Ok. Bare with me on this one, it’s a slightly winding path… But here’s a Valentine’s Day post!
I haven’t kept up very well with my principles of attachment parenting series, but I want to get back to it & so today I’m writing generally about why I believe the principles of AP are so important.
But to get there I’m going to talk a little about MFA Dad & I.
Every time someone asks how we met, I feel a little sheepish. Our story is so cliché, a relic of the pre-Betty Friedan era.
We are high school sweethearts.
I’m both proud & embarrassed by this fact. I’m proud because we have worked really hard to keep our relationship going through many challenging life stages. I’m embarrassed because every time I tell someone this, I worry that they will jump to conclusions about me & my relationship with MFA Dad. Mostly, I worry they’ll think: Wow, they haven’t changed since we were 16 years old… How boring.
I think about that (probably needlessly, but that’s just how my brain works…) because it couldn’t be further from reality.
The truth is that our relationship has freed us to pursue individual endeavors, to be fearless. Not to mention build a meaningful life together.
Frankly, I don’t even recognize the 16-year old girl I was when I first met MFA Dad. I’m sure he doesn’t much recognize himself either. … Even if we do get nostalgic over some of the movies we watched or music we listened to back then. (Pump Up The Volume, anyone?)
Now, remaining with your high school boyfriend or girlfriend, if you had one, is certainly not the only way to get to where I’m going. Friends & family can also provide us with the stability we need to flourish, too. I only tell our story because (though a cultural cliché) it’s an anomaly in a society that teaches us that independence & acquisitions will lead us to happiness. That we should constantly strive for the next, better experience. Plus, on Valentine’s Day I can tell my story without coming across as too cheesy.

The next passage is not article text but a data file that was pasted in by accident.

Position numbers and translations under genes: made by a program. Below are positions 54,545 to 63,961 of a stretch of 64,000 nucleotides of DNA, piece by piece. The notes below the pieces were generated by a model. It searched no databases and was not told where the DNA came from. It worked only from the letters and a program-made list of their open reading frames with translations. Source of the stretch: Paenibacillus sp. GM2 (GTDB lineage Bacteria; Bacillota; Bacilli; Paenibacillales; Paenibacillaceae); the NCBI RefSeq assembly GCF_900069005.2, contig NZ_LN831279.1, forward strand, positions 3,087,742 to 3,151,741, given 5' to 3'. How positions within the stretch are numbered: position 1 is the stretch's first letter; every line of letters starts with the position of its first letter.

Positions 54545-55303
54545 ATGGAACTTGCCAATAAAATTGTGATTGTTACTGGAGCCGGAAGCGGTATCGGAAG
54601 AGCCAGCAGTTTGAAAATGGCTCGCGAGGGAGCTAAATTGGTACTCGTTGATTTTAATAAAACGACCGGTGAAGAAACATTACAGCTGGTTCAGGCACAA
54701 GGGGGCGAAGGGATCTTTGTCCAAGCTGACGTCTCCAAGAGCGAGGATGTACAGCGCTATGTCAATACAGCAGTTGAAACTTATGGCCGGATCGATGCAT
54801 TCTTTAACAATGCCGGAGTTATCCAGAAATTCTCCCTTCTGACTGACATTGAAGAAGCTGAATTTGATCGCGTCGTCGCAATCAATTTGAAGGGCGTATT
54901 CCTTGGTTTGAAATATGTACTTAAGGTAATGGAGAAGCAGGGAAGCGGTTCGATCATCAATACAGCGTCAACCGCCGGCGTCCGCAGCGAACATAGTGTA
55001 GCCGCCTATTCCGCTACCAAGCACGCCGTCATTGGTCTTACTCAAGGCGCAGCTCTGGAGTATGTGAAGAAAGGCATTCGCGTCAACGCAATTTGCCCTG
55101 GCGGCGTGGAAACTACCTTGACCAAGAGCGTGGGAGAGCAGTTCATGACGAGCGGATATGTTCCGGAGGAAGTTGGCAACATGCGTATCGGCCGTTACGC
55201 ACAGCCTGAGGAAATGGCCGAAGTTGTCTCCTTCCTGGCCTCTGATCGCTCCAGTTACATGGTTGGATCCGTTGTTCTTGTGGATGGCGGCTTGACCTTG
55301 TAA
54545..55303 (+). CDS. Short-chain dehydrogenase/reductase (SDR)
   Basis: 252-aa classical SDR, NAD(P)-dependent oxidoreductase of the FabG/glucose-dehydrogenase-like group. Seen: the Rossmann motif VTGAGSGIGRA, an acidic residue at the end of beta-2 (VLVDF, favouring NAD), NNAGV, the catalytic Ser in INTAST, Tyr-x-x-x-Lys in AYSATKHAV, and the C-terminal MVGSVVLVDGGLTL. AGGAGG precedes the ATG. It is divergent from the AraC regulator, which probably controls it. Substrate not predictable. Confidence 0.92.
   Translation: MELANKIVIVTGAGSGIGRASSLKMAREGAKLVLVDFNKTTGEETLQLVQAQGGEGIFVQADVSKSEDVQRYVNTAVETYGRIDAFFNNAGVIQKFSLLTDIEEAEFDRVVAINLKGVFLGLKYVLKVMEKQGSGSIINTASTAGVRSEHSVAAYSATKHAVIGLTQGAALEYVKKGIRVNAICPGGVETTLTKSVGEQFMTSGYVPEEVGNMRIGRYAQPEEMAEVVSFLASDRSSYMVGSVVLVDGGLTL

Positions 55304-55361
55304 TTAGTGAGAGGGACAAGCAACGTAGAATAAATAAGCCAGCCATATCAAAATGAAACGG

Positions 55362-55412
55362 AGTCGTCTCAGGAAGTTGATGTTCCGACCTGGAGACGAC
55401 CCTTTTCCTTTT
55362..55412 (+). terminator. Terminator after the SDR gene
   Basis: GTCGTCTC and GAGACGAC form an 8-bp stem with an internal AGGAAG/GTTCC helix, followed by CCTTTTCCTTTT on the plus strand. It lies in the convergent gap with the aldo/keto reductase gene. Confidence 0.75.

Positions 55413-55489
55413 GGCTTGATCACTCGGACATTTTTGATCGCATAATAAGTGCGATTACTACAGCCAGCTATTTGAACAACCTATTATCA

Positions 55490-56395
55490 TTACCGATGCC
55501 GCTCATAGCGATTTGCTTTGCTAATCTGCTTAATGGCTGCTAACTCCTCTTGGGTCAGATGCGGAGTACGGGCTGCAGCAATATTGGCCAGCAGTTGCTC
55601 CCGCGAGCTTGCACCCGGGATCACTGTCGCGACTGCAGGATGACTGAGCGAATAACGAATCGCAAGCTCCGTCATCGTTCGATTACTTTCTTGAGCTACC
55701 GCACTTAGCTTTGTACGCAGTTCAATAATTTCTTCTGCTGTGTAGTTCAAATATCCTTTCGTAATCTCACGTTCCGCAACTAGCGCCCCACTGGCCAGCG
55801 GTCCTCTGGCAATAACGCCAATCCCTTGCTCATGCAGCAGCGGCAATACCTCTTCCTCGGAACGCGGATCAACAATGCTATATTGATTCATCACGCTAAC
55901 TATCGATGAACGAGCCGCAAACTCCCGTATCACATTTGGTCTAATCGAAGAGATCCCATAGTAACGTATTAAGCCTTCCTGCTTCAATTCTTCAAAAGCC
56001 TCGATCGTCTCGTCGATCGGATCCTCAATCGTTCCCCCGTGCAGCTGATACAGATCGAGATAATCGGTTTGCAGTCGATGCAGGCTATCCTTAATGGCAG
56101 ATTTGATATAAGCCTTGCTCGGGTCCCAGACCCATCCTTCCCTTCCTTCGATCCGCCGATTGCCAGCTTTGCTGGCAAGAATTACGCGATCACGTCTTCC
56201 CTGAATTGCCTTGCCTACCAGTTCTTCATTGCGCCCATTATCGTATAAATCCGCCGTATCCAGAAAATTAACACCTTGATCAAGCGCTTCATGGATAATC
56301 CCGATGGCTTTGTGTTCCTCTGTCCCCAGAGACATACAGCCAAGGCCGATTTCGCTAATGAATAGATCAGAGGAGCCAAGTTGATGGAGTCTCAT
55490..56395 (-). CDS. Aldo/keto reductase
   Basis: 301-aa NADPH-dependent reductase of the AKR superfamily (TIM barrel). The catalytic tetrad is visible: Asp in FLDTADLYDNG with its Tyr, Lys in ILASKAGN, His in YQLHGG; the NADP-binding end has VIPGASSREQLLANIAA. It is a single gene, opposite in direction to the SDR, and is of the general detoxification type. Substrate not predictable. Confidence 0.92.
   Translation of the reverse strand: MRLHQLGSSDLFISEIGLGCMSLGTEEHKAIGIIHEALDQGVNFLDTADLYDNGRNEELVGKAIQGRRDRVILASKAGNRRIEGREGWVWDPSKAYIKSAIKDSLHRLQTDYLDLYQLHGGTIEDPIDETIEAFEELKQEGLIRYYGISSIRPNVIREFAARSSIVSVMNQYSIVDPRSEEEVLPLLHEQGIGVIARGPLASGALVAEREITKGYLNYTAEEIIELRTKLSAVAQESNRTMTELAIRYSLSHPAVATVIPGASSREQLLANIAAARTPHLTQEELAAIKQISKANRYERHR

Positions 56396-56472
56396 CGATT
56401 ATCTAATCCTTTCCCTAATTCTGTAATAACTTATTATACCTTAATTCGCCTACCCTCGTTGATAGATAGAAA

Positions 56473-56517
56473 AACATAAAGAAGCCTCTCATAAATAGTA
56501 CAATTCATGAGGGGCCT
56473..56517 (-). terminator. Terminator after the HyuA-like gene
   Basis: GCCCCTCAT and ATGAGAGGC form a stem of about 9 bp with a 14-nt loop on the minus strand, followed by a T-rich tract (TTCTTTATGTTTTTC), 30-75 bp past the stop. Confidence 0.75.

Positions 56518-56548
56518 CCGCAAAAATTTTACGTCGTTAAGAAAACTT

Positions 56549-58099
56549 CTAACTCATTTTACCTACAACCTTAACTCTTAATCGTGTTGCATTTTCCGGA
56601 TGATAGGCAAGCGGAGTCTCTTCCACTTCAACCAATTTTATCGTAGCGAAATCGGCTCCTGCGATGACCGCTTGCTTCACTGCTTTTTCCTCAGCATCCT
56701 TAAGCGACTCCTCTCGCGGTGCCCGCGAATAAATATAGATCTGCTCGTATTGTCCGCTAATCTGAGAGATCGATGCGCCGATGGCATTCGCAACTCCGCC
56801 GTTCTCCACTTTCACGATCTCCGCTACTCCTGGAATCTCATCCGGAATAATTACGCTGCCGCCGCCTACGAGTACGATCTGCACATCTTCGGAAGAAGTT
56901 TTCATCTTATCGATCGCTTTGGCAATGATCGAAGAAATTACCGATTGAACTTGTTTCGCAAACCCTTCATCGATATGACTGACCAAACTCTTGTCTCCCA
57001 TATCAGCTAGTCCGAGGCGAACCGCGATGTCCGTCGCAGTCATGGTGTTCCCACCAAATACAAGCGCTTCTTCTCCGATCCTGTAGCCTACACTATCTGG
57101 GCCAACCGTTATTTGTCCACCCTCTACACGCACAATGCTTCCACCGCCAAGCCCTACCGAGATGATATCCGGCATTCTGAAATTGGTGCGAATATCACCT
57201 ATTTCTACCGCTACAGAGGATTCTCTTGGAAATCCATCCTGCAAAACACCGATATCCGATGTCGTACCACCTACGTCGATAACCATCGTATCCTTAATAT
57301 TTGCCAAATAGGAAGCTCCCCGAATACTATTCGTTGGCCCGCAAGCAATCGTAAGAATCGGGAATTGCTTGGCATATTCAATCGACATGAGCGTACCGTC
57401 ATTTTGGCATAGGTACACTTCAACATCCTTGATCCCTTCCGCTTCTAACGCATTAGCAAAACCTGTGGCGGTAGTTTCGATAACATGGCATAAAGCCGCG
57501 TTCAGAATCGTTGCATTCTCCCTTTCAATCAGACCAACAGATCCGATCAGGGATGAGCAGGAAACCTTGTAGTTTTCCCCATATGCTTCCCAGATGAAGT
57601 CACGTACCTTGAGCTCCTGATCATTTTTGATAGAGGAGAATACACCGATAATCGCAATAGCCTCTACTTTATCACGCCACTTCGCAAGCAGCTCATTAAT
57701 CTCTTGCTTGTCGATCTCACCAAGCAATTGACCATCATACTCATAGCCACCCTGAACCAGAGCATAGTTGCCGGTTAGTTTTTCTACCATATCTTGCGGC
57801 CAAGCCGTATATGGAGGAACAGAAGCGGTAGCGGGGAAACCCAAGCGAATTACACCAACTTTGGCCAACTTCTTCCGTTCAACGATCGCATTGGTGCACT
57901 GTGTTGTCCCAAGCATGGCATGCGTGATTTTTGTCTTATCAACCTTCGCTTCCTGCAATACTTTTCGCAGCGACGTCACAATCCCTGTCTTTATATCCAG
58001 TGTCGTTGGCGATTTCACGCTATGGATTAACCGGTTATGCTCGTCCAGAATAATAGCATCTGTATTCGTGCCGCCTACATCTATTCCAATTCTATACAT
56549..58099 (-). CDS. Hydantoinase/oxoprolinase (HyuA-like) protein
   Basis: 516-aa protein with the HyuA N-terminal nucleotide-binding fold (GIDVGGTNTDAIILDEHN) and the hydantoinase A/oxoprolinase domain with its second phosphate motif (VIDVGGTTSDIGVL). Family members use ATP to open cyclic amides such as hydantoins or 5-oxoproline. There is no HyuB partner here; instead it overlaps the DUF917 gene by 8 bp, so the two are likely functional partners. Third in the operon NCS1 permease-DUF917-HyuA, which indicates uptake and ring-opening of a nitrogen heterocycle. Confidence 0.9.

We are barraged with messages every day that promise excitement if we buy this product or live like that movie star. If we revamp our lives fast enough, if we’re independent enough… we will find fulfillment. The expectation is that we will upgrade constantly, even when it comes to our personal relationships.
MFA Dad & I have bucked this trend by investing deeply in each other over time. It has taken some surrender, some trust. Trust that once we got to college (or the real world) we wouldn’t find a better model, surrender to the reality that we would forgo the excitement of new love forever more.
Investing in this relationship (among other truly important relationships), we have built a safe-haven of sorts. A space where we can try on new, even hare-brained identities. A place to rest our souls comfortably when those crazy plans don’t quite work out.
It takes focus & dedication to foster & maintain these sorts of solid relationships, no matter what their form. And the work we must put in requires us to buck our culture’s worship of change & independence.
Which brings me back to parenting.
Our children don’t get to choose us in the same way that we can choose our partners, if we choose one at all. But we all need unconditional love & support, especially as babies & children.
Children thrive when we consistently respond to their needs & respect all of their developmental stages (even the really really trying ones).
They need a safe space to try out their own hare-brained endeavors, from learning to sleep to learning how to participate in family life & then society.
Valentine’s Day isn’t over yet, so take a minute to say Happy Valentines Day to someone who has loved you unconditionally, be it a partner, a parent, a friend, or anyone else. If you are lucky enough to have experiences unconditional love, it is truly something to celebrate!